**The Fine Print Cost a Widow a $464,000 Tax Deduction**
**A large gift of American Indian artifacts went awry when the donor didn’t have ‘magic language’ from the museum she gave it to**
**By Laura Saunders, The Wall Street Journal, July 22, 2022**
**On her 2014 tax return, Ms. Albrecht claimed a charitable-donation deduction of $463,676 for her gift. Although her income wasn’t large enough to take the entire deduction for 2014, the law allowed her to carry over and use the remainder for five more years. Attached to her return was a five-page Deed of Gift detailing the donation.**
**Among other things, the deed said the gift was irrevocable and unconditional. However, Ms. Albrecht didn’t have what the law calls a “contemporaneous written acknowledgment” from the museum explicitly saying whether or not she received goods or services in return for her donation.**
__This is “the magic language requirement,” although the wording can vary. Even if no goods or services were provided to Ms. Albrecht by the Wheelwright, *she needed this statement in hand before filing her tax return* to be eligible for a deduction. ...__ [end quote]
No “magic words” here. What she needed was a receipt from the charity for the donation.
The article is behind a paywall for me, so I was not able to read it. But from the bits you posted, it sure sounds like she failed to get a receipt from the charity for the donation.
This has been a well-known requirement for years. Charities know of the requirement. Tax preparers know of the requirement. Many taxpayers (but certainly not all) know of the requirement. And while it’s commonly something that is not perfectly followed, when you’re dealing with a contribution of this magnitude, as a preparer you make sure the requirement is followed. In my practice, I generally ask clients for the receipt when any single donation gets into the low to mid 4 figures area. And then I put a copy into my files, because you never know when it’s going to be needed. And having it in my files provides evidence that it was on hand before the return was filed.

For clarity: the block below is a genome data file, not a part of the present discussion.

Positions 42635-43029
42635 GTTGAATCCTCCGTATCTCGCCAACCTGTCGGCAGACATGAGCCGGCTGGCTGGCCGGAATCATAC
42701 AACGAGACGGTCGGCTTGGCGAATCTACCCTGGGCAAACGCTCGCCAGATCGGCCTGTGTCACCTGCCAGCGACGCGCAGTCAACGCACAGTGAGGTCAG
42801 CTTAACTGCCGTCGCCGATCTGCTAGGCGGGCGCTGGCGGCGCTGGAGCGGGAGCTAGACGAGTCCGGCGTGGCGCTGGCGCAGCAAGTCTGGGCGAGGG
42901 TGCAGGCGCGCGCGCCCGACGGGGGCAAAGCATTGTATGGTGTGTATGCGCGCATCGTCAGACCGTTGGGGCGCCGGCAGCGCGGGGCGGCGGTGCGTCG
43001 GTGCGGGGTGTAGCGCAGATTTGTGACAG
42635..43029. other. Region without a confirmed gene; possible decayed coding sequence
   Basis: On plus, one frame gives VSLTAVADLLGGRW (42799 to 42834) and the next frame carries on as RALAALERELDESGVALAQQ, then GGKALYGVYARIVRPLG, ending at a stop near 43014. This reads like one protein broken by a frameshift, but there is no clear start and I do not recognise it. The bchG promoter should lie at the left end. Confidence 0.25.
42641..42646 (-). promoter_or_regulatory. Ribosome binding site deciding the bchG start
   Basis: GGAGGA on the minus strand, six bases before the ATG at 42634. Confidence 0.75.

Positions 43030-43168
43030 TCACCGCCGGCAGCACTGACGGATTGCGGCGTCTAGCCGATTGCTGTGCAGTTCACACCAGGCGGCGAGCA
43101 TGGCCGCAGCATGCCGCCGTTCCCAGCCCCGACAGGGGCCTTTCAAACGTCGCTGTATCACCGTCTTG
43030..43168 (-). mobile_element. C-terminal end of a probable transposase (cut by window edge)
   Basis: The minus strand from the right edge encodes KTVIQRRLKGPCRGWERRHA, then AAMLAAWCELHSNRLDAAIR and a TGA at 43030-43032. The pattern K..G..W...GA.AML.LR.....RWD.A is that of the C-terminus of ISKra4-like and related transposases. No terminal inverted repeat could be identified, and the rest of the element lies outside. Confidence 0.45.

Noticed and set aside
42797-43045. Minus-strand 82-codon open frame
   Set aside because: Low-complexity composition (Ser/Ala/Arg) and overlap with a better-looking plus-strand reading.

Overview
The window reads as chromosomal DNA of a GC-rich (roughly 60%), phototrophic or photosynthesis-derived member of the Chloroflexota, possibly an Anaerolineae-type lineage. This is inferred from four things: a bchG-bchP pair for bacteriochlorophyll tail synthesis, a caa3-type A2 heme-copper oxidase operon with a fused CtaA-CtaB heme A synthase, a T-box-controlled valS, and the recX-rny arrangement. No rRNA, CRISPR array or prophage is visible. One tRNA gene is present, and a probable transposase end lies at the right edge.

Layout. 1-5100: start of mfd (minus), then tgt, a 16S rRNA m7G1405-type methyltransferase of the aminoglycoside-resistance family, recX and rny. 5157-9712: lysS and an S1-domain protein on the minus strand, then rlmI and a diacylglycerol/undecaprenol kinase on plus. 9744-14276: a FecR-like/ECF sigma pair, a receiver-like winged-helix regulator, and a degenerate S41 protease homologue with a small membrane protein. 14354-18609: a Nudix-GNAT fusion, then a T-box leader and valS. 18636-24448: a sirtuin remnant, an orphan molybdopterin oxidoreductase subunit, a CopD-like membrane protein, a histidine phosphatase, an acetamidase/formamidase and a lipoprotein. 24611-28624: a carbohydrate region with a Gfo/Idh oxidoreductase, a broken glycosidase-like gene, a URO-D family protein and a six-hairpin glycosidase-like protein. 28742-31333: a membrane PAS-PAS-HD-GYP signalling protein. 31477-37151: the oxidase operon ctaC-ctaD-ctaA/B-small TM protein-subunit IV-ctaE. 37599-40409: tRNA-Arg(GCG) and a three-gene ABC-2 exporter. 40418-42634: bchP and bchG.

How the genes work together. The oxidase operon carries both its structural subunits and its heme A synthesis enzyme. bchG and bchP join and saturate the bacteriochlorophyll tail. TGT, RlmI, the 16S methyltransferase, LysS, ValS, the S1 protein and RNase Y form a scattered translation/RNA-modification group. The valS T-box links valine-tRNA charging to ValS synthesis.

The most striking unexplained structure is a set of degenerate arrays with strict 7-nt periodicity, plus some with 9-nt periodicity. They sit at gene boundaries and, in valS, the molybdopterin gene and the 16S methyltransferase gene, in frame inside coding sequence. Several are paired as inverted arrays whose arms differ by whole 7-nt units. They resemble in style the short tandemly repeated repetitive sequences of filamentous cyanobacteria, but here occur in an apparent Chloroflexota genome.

Yes, the receipt needs to say something about any goods or services received in exchange for the donation. And even if goods or services were received, they just adjust the deductible amount of the donation, they don’t disallow it completely. (Unless the value of the goods/services received exceed the amount given to the charity.)
I have some sympathy for the taxpayer here. Clearly, there was room for some negotiation over this issue long before the issue got to court. I suspect there was some stubbornness on both sides in this case. But I also know the law - as should any tax professional. And the law requires a receipt that specifically talks about anything received in exchange for the donation or specifically says that nothing was received.
While this might be news to the Wall Street Journal, the actual decision is two months old. It was reported here: https://us11.campaign-archive.com/?e=93ee6e4a62&u=a0df68…